National Network for Child Care's Connections Newsletter
Dawn L. Hentges
Foods and Nutrition Specialist
Cooperative Extension Service
University of Illinois
Infants and young children are more likely than adults to get sick from bacteria found in food and milk. This is because their immune systems are not yet fully developed. Eating food that contains disease-causing bacteria may cause vomiting, nausea, diarrhea, abdominal cramps, and sometimes fever. The symptoms may be mild to severe and may appear anywhere from 30 minutes to seven days after eating the contaminated milk or food. Parents and caregivers can help prevent illness caused by bacteria in food by safely preparing, storing, and serving formula and food. Listed below are recommended food handling practices for infant formula, expressed milk and solid baby foods.
Use infant formula before its expiration date. All infant formula
containers have a "use before," or "expiration"
date to ensure that the consumer receives a fresh, high quality
product. Vitamin levels decrease after the expiration date. There
may also be changes in the physical appearance of the formula.
For example, the formula may look discolored and the fat may have
separated from the liquid.
Avoid freezing infant formula or using formula that has been frozen. Freezing does not affect nutritional quality or safety, but physical separation of the product may occur.
Throw away any formula remaining in the bottle after feeding. Germs from the baby's mouth may have gotten into the remaining formula. Even if the formula is refrigerated, these germs can grow and multiply. Neither refrigeration nor reheating will completely prevent this growth.
Tightly cover and place cans of liquid formula in the refrigerator immediately after filling the bottle. Open cans of ready-to-use formula will remain safe for up to 48 hours. Prepared formula should be used within 24 hours.
Use sterilized bottles and boiled water when preparing infant formula until a physician or other health professional decides it is unnecessary. Be sure that your hands, the counter, and all equipment used during preparation are clean.
Milk, formula, or food left out of the refrigerator for more than two hours may be unsafe. Do not leave a bottle in the crib with an older baby. The milk may become unsafe to drink over time. Falling asleep with the bottle in the infant's mouth can also cause tooth decay.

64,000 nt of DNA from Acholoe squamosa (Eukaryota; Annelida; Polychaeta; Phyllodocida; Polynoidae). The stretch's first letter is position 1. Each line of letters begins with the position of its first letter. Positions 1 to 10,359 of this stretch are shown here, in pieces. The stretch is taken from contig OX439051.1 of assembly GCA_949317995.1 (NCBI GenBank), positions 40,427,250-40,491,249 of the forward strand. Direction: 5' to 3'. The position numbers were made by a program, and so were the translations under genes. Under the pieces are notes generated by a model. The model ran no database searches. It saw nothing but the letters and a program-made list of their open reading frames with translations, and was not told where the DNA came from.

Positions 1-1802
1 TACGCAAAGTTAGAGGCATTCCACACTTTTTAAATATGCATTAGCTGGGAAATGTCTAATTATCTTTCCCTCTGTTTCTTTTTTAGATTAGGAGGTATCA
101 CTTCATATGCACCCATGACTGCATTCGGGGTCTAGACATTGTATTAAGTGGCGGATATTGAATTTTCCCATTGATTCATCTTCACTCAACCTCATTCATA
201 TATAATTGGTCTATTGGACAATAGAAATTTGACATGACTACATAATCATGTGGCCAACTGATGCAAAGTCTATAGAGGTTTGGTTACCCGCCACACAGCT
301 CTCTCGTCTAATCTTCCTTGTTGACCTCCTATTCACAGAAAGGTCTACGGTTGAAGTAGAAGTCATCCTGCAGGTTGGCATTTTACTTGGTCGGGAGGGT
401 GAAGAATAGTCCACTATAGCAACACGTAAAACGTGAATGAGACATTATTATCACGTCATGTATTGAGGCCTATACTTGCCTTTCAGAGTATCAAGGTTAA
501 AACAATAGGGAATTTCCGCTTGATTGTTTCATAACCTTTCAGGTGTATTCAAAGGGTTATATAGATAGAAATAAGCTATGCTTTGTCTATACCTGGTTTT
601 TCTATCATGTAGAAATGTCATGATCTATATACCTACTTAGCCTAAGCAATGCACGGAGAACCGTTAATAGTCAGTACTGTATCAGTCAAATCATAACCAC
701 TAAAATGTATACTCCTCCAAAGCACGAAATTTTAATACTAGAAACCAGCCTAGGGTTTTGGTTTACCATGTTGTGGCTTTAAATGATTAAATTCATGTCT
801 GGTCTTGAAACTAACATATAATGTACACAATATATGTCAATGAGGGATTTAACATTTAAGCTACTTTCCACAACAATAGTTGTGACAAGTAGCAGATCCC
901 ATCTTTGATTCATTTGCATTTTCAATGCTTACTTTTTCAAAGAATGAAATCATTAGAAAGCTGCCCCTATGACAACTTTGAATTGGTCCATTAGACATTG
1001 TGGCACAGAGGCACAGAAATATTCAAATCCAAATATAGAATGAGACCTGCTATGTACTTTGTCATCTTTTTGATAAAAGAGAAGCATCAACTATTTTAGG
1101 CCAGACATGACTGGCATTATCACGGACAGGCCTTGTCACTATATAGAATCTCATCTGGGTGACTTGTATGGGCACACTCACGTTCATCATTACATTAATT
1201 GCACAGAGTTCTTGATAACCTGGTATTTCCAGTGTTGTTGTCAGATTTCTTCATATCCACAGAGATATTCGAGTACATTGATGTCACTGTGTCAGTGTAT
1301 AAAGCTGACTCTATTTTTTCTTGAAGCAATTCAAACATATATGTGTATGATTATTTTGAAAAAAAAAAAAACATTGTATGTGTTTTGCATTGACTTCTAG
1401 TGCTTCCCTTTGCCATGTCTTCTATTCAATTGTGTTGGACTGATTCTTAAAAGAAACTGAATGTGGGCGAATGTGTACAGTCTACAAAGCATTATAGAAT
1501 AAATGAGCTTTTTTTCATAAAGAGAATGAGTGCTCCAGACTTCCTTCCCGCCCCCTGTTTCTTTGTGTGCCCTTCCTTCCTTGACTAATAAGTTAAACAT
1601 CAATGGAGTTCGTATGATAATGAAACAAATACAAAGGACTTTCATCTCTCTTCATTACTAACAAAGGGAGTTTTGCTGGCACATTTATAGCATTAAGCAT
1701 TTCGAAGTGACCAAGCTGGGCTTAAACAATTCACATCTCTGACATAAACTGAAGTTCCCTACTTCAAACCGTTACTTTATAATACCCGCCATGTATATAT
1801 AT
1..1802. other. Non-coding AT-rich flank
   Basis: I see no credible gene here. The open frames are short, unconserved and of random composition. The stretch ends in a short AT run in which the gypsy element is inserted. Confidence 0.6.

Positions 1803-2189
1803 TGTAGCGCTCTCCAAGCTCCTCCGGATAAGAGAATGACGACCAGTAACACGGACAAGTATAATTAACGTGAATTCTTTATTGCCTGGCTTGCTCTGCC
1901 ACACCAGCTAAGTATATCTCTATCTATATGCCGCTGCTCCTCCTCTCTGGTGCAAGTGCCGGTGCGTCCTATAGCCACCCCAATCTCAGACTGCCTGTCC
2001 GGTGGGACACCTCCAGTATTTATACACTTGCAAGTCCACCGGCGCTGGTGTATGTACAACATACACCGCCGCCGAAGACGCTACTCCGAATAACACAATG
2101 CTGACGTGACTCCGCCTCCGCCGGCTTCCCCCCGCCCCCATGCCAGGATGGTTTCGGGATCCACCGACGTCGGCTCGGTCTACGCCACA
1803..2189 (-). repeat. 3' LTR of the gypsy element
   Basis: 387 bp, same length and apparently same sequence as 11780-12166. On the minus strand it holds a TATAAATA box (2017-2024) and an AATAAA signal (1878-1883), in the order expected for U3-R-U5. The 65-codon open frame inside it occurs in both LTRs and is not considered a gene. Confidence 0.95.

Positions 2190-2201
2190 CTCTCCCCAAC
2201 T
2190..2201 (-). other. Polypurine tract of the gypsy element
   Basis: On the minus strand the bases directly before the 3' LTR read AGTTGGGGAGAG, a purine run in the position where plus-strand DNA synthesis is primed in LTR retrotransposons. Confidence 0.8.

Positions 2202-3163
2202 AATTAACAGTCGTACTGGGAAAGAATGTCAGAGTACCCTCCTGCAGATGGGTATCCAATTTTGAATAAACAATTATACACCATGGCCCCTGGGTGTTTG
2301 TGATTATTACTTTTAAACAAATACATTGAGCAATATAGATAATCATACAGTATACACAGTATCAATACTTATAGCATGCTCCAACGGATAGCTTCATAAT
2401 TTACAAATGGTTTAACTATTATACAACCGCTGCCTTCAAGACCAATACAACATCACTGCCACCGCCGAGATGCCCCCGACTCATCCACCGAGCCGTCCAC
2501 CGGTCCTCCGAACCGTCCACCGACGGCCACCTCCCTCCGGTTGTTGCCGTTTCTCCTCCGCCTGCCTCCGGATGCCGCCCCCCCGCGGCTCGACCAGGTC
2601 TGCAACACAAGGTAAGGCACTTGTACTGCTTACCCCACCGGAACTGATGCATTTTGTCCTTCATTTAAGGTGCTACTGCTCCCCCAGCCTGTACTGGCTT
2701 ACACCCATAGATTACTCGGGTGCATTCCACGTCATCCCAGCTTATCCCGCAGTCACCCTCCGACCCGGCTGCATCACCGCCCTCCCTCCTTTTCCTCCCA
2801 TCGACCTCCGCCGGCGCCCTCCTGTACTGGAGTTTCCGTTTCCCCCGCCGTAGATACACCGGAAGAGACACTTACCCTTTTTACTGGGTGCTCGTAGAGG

Glass or heavy plastic baby bottles containing milk or infant
formula may be warmed in the microwave oven. Do not overheat.
Be sure to remove caps or nipples before warming. Since heat accumulates
in the top of the bottle, shake the bottle to distribute the heat.
Test the temperature by sprinkling a few drops on the inside of
your wrist. Your skin is more sensitive to heat here.
Do not microwave disposable baby bottles or bottles with disposable plastic inserts. Heating milk in these bottles may cause hot spots. This may weaken the seams causing the plastic to burst and spill hot milk on the baby. To heat a bottle with a disposable insert, place it under hot tap water until the desired temperature is reached.
Expressed breast milk is highly perishable. Milk should be
collected in sterilized 4-ounce plastic bottles or plastic bottle
liners. Immediately store the milk in the refrigerator. If you
must take breast milk with you, carry it in an insulated cooler
with ice or chill-packs.
Any milk that will not be used within 24-48 hours should be frozen immediately. Leave one inch of space at the top of the milk storage container to allow for expansion during freezing. Label the milk with the date it was expressed so that older milk can be used first. Frozen breast milk will keep for 3 to 4 months.
Thaw breast milk in warm water only - not in hot water or in a microwave oven. Do not refreeze breast milk. Shake the container of expressed milk before using it to distribute the fat within the milk.
At the Store:
Do not microwave solid baby foods in the jar. Studies have
shown that the food is unevenly heated. The center of the food
may be 170-200 F, while near the glass sides of the jar, the food
is only 48 F. If you must heat an entire jar, place it in hot
water and stir frequently. Or transfer the food to a dish and
heat it in the microwave. Stir and taste-test the food for temperature
before feeding. Babies should not be fed foods heated higher than
Fat heats faster than other substances in a microwave oven. Avoid microwaving baby food meats, meat sticks, or eggs. These foods have a high fat content and microwaving them can cause splattering and overheating. Warm these foods over hot water instead.
Immediately refrigerate any unused portions of food or liquid. Throw out any food or liquid that has been left at room temperature for over two hours.
Expressed breast milk: Refrigerator - 5 days, Freezer - 3 to
Formula: Refrigerator - 2 days, Freezer - not recommended
Whole milk: Refrigerator - 5 days, Freezer - 3 months
Reconstituted evaporated milk: Refrigerator - 3 to 5 days, Freezer - not recommended
Strained fruits and vegetables: Refrigerator - 2 to 3 days,
Freezer - 6 to 8 months
Strained meats and eggs: Refrigerator - 1 day, Freezer - 1 to 2 months
Meat/vegetable combinations: Refrigerator - 1 to 2 days, Freezer - 1 to 2 months
Homemade baby foods: Refrigerator - 1 to 2 days, Freezer - 3 to 4 months
Anonymous, "Baby foods in the microwave?" Gerber
Products Company, Fremont, Michigan.
Parmley, M.A. Winter 1992. Daycare and Food Safety - Emerging Issues. USDA, FSIS Food News for Consumers. 8(4):10.
Williamson, C. and Catadlo, G. 1992. Microwave-safe for baby. USDA, FSIS News for Consumers. 8(4):8.